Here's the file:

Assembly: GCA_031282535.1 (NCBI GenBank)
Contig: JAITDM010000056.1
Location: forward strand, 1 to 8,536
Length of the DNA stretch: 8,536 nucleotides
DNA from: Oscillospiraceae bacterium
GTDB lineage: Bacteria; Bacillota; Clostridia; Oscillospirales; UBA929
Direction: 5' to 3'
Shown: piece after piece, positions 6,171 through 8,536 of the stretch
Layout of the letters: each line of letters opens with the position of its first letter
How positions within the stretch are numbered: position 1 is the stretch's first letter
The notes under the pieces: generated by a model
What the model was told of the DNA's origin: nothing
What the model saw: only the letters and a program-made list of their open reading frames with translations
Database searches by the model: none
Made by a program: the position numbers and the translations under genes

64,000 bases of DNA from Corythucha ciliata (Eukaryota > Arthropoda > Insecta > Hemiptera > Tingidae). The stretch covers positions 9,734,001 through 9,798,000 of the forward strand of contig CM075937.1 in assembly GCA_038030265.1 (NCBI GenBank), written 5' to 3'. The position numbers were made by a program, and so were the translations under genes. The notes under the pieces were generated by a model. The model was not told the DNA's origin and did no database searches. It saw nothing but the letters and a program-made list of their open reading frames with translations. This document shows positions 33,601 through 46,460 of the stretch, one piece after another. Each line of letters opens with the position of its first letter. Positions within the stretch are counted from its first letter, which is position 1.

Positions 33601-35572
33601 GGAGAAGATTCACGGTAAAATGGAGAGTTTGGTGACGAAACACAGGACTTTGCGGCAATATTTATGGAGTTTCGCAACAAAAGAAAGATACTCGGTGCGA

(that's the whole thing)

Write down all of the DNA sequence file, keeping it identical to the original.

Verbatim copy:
Assembly: GCA_031282535.1 (NCBI GenBank)
Contig: JAITDM010000056.1
Location: forward strand, 1 to 8,536
Length of the DNA stretch: 8,536 nucleotides
DNA from: Oscillospiraceae bacterium
GTDB lineage: Bacteria; Bacillota; Clostridia; Oscillospirales; UBA929
Direction: 5' to 3'
Shown: piece after piece, positions 6,171 through 8,536 of the stretch
Layout of the letters: each line of letters opens with the position of its first letter
How positions within the stretch are numbered: position 1 is the stretch's first letter
The notes under the pieces: generated by a model
What the model was told of the DNA's origin: nothing
What the model saw: only the letters and a program-made list of their open reading frames with translations
Database searches by the model: none
Made by a program: the position numbers and the translations under genes

64,000 bases of DNA from Corythucha ciliata (Eukaryota > Arthropoda > Insecta > Hemiptera > Tingidae). The stretch covers positions 9,734,001 through 9,798,000 of the forward strand of contig CM075937.1 in assembly GCA_038030265.1 (NCBI GenBank), written 5' to 3'. The position numbers were made by a program, and so were the translations under genes. The notes under the pieces were generated by a model. The model was not told the DNA's origin and did no database searches. It saw nothing but the letters and a program-made list of their open reading frames with translations. This document shows positions 33,601 through 46,460 of the stretch, one piece after another. Each line of letters opens with the position of its first letter. Positions within the stretch are counted from its first letter, which is position 1.

Positions 33601-35572
33601 GGAGAAGATTCACGGTAAAATGGAGAGTTTGGTGACGAAACACAGGACTTTGCGGCAATATTTATGGAGTTTCGCAACAAAAGAAAGATACTCGGTGCGA